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Shark Attacks, Motorcycle Accidents, and Muggings

Jun 18

Posted by: ACHA
6/18/2013 11:15 AM  RssIcon

By Michael Pernick

As a child growing up, my mom, like all loving mothers, always told me I was special. She always told me I was the smartest, nicest, and cutest boy in the world (now she looks at me and asks “what happened?”—but that’s besides the point). But I knew I was different, and not for the reasons my mom mentioned. I was the only child in school with a big bump on my chest. I was the only child in school with scars running up and down my upper body, side, and back. And I noticed that when I went out to the playground, I would get tired much more quickly than the other children. I knew I was special, but not for the reasons my mom told me.

As a child I was embarrassed by my differences. I always wore shirts into the pool because I didn’t want other kids to see my scars. I hated going to the beach. With the exception of one ill-fated little league season, I never played any sports because I was always slower and got tired more quickly than the other children.

As I got older, my mentality started to change. It began in middle school—I would make up fantastic stories about my scars. Sometimes I told the other kids I was bitten by a shark or alligator. As I got older these stories morphed into motorcycle accidents or violent muggings. But without realizing it, in the end, after I had my fun with my stories, I would always tell my friends the actual story behind my scars: that I, along with millions of other Americans, have a congenital heart defect.

Learning to accept and embrace my physical differences was one of the most important transitions of my childhood. Today I can jump in a pool, shirtless, with pride. I can play a game of basketball with my friends, and not feel ashamed to take a breather after 15 minutes. I can go to the gym without feeling inadequate. And when people ask me about my scars, I’m delighted to share the fact that I was born with a heart defect, and unlike millions of Americans with similar problems who aren’t as lucky as me right now, I am 100% healthy.

Embracing my heart defect was the single most important thing I did that empowered me to live a normal life. When I was young and ashamed of my differences, it held me back and kept me from doing what I wanted—only when I learned to embrace what made me special was I able to truly live life.

Michael Pernick was born with tetralogy of Fallot and grew up on Long Island, New York. He is currently a second-year student at NYU School of Law. He attended college at Wesleyan University and worked for several years on political campaigns and issue advocacy campaigns in New York, Connecticut, and Boston.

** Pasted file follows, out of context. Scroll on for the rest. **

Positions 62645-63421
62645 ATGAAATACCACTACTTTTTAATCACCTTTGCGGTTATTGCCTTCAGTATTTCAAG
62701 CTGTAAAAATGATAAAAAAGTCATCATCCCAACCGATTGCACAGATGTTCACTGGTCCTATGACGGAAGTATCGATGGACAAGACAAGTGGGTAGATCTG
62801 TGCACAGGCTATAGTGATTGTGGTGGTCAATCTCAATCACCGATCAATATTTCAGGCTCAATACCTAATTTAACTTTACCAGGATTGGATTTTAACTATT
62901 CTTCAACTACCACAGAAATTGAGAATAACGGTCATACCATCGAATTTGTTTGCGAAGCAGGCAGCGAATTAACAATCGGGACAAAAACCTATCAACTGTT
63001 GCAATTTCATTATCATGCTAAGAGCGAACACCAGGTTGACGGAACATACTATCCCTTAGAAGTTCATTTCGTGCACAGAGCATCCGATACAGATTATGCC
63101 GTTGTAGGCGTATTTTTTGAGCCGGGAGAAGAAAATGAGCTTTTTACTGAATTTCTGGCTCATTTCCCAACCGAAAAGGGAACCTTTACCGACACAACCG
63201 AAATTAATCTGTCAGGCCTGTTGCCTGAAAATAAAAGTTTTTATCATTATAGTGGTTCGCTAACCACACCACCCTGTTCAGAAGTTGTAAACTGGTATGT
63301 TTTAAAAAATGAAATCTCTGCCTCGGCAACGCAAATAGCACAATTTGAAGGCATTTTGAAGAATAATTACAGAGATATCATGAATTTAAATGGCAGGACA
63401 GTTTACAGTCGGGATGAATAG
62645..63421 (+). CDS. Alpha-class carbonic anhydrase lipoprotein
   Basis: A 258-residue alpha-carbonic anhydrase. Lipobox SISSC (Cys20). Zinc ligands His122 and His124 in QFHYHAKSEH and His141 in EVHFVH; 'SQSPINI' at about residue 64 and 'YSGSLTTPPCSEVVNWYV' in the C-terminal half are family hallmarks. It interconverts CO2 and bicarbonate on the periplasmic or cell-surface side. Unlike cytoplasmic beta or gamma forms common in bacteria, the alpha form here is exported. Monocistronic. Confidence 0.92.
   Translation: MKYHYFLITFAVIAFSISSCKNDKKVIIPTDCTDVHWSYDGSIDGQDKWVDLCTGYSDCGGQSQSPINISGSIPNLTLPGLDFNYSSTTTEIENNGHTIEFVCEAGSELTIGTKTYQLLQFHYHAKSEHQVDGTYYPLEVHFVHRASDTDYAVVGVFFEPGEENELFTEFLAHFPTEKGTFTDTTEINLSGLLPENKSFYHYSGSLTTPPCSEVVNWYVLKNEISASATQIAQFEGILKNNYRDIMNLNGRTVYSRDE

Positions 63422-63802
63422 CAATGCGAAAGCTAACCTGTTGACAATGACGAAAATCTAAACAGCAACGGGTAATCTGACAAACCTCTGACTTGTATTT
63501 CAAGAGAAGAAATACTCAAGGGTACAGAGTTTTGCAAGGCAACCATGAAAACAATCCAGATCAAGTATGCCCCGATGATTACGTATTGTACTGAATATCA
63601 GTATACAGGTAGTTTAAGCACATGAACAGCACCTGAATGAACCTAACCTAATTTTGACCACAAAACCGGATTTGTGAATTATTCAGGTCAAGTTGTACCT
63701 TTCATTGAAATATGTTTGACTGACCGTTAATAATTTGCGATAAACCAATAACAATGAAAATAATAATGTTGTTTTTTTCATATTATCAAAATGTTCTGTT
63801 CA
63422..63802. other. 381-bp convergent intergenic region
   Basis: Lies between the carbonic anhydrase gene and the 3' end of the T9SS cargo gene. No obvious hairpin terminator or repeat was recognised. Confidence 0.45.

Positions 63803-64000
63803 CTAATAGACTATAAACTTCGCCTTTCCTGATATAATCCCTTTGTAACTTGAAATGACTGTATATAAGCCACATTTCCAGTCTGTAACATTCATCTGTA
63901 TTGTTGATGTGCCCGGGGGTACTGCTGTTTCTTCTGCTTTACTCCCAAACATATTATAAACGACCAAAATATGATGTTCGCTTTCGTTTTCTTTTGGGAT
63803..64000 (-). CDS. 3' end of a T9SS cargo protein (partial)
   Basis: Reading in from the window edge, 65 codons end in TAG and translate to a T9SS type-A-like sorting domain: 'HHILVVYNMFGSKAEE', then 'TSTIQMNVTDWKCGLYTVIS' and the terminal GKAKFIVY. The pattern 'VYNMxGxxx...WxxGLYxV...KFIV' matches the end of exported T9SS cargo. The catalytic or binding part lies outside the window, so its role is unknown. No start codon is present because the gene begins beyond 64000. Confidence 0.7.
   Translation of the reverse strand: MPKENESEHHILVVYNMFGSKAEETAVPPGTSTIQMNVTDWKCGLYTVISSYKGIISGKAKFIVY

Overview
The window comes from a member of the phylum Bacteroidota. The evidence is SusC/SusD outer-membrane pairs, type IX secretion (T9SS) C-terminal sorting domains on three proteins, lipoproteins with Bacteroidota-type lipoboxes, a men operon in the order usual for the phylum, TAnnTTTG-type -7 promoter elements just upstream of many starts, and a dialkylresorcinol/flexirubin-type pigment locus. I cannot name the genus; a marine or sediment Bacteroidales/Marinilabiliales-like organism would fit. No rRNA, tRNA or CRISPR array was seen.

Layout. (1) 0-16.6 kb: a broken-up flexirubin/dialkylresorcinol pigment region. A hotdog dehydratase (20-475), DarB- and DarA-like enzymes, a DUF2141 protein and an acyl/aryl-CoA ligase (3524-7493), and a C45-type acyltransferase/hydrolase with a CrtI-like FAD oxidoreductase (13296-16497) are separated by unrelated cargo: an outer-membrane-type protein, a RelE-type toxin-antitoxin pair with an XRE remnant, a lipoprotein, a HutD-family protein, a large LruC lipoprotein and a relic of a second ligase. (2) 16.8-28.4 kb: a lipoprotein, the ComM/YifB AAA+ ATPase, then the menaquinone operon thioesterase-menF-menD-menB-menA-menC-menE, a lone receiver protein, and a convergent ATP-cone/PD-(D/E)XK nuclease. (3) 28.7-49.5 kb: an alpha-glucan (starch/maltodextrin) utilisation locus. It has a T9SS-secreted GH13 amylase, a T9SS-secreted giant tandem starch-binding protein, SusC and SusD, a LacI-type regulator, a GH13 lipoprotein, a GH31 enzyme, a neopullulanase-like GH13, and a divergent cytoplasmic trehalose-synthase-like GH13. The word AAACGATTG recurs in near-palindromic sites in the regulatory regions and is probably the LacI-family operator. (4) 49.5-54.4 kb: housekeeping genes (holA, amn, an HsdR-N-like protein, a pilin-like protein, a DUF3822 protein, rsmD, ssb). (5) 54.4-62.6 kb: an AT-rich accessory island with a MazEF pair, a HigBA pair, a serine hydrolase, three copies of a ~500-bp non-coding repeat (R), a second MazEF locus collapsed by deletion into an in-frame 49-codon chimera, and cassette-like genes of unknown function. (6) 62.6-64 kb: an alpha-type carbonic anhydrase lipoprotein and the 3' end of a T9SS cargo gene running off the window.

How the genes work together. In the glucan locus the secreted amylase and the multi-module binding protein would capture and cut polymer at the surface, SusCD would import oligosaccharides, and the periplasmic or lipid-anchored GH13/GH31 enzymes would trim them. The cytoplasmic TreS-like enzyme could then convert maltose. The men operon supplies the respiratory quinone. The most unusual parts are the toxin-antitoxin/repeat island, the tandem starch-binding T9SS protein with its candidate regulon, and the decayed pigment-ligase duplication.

Copyright ©2013 ACHA

Location: Blogs Parent Separator ACHA Blog

4 comment(s) so far...


Re: Shark Attacks, Motorcycle Accidents, and Muggings

Congratulations! I do like your "childish" stories, though!

By Connie on   6/18/2013 2:02 PM

Re: Shark Attacks, Motorcycle Accidents, and Muggings

Love this! I am also guilty of using the shark attack story.

By Richelle on   6/19/2013 8:01 AM

Re: Shark Attacks, Motorcycle Accidents, and Muggings

I too am now an Adult Congenital Heart Defect Patient and I'm so glad to see more awareness. I too suffered in school and actually wasn't allowed to participate in a lot of activities because the school was "afraid" for me. I also have the scars and felt the embarassment over them and had alot of body image problems as a teenager. I love your blog.

By Dorothy Farris on   6/19/2013 8:01 AM

Re: Shark Attacks, Motorcycle Accidents, and Muggings

Hi! I love this story! I've only had one surgery and I was barely four months old, so I grew up thinking everyone had a scar. When people, especially children, would ask me about it I'd say,"What, you don't have one? That's weird." I too experienced the inability to keep up with other kids while playing. I think that was one of the hardest aspects of CHD to accept. Hearing or thinking of playing tag still makes me cringe. Like you though, I have learned to accept my boundaries and exercise within them. When I'm at the gym and start to feel insecure I just remind myself of how the people around me have no idea I have a huge scar under my shirt and what a miracle it is I can do as much as I can compared to previous ToF patients!

By Alyssa on   7/1/2013 10:02 AM

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